In Thailand and throughout Southeast Asia, the sultry weather calls for the cooling relief of strongly flavored drinks.
Pungent ginger tea -- a popular beverage available at most cafes and from street vendors in Bangkok -- is simple to make at home. Hand-sized roots of the peppery-flavored plant are sliced, crushed and boiled with water. Add sugar or honey to taste. Serve hot or cold. Simple as that.
But be warned: the characteristic flavor of traditional ginger tea is notably piquant -- a far cry from common ginger ale.
"For American tastes it would be too strong. But I love it," says Aulie Bunyarataphan, chef and co-owner of Bangkok Joe's, which opened last summer in Georgetown, and T.H.A.I. in Shirlington. "Back home we call ginger king of the herbs."
With affection for ginger and respect for her customers palates in mind, Bunyarataphan created a ginger-lemon iced tea -- an ideal quencher to accompany her Thai stuffed dumplings and spicy dishes such as green curry on somen noodles.
On my first visit to Joe's, while seated at the pretty dumpling bar made of polished stone, I downed three tall glasses of ginger-lemon tea in minutes. At the same time it's light, tangy and refreshing.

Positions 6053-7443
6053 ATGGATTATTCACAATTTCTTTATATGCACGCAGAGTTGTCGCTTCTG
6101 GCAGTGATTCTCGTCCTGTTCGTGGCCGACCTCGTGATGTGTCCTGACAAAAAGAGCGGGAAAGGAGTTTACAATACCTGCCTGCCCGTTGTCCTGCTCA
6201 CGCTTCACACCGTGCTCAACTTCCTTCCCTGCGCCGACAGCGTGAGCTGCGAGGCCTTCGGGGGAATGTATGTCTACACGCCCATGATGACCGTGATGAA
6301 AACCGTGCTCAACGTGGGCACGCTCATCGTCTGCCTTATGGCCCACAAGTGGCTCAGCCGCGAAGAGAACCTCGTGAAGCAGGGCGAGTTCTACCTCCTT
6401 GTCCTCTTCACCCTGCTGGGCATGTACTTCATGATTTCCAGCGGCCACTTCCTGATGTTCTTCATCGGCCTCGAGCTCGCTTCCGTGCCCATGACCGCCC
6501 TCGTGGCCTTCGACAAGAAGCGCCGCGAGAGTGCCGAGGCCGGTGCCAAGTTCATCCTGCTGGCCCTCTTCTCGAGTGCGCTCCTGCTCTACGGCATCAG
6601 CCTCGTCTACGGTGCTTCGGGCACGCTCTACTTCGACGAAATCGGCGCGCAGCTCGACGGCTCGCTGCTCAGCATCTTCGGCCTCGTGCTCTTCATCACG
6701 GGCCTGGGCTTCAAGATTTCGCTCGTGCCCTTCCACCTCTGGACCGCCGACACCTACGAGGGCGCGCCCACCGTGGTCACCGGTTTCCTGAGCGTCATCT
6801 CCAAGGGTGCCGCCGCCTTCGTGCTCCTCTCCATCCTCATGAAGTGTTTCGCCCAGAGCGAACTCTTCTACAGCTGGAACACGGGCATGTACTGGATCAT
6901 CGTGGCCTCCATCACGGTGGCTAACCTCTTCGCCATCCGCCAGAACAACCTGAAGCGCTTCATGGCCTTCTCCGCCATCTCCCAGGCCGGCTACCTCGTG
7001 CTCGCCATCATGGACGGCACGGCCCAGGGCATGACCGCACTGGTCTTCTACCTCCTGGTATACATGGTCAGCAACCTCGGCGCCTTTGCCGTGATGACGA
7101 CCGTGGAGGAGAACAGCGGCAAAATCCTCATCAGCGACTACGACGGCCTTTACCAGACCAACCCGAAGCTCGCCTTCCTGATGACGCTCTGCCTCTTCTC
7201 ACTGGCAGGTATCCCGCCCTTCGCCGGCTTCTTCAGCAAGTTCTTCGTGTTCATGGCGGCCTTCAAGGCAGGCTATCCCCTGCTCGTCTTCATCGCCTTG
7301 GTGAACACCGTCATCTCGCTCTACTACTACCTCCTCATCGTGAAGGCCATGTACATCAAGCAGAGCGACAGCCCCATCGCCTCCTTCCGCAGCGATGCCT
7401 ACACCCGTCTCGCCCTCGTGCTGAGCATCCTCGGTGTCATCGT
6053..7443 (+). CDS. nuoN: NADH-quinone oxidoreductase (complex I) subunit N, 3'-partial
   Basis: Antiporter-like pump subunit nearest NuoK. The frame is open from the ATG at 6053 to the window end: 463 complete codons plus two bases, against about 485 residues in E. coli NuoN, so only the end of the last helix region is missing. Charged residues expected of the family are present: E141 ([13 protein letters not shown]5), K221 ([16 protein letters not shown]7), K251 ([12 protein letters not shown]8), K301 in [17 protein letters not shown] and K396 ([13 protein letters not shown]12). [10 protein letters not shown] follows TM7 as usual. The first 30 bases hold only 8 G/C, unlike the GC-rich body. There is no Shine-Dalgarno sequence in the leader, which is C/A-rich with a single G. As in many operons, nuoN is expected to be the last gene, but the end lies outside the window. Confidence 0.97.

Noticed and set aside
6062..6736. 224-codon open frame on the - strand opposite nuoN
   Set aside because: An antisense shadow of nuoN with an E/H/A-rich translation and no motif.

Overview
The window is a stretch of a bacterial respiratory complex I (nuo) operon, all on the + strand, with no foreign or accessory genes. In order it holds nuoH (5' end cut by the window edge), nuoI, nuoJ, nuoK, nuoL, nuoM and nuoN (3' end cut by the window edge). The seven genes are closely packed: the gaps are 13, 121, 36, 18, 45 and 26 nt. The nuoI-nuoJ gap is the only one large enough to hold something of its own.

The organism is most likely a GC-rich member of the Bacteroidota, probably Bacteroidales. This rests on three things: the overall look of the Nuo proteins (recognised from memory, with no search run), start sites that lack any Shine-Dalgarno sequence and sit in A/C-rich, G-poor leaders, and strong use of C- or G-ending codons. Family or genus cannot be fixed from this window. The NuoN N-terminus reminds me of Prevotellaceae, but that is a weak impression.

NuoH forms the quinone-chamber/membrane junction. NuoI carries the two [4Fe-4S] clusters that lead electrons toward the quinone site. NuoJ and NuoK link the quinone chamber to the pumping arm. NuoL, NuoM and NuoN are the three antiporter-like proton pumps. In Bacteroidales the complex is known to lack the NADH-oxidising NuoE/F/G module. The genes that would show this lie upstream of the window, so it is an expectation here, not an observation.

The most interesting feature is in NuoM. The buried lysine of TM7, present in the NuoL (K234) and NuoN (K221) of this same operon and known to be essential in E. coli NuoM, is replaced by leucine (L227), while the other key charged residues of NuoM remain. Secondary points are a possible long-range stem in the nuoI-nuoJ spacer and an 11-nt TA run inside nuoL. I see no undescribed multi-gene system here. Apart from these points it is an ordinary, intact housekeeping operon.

"It's a hit, even with the kids," says Bunyarataphan who is not the only Thai in town making Asian-inspired drinks to beat the summer heat.
Sak Pollert, owner of Rice restaurant on 14th Street NW, says the latest culinary trend in Bangkok is adding matcha -- powdered green tea -- to everything.
"I was there in February and they were adding green tea to drinks, in foods," says Pollert who took the cue and composed a special menu for Rice featuring green-tea-flavored sticky rice and green tea dumplings, pork marinated in green tea, as well as beef topped with crisp green tea leaves. His lemon grass and green tea drink is a slightly earthy, out-of-the-ordinary, thirst-quencher.
"In Thailand, they are doing it for the health benefits of green tea. But for me, it's the fresh taste and the color," says Pollert who grew up on his family's rice farm in northern Thailand.
At Asia Nora in the West End, chef Haidar Karoum makes a subtle kaffir lime-ginger spritzer with leaves from owner Nora Pouillon's very own kaffir lime tree -- perfect for a muggy day.
At the Teaism cafes in downtown Washington executive chef Arpad Lengyel has come up with what he calls the imli cooler: a sour, yet sweet, tamarind-based drink that would be a welcome addition to a summer picnic with, let's say, a curried chicken salad and Vietnamese shrimp summer rolls.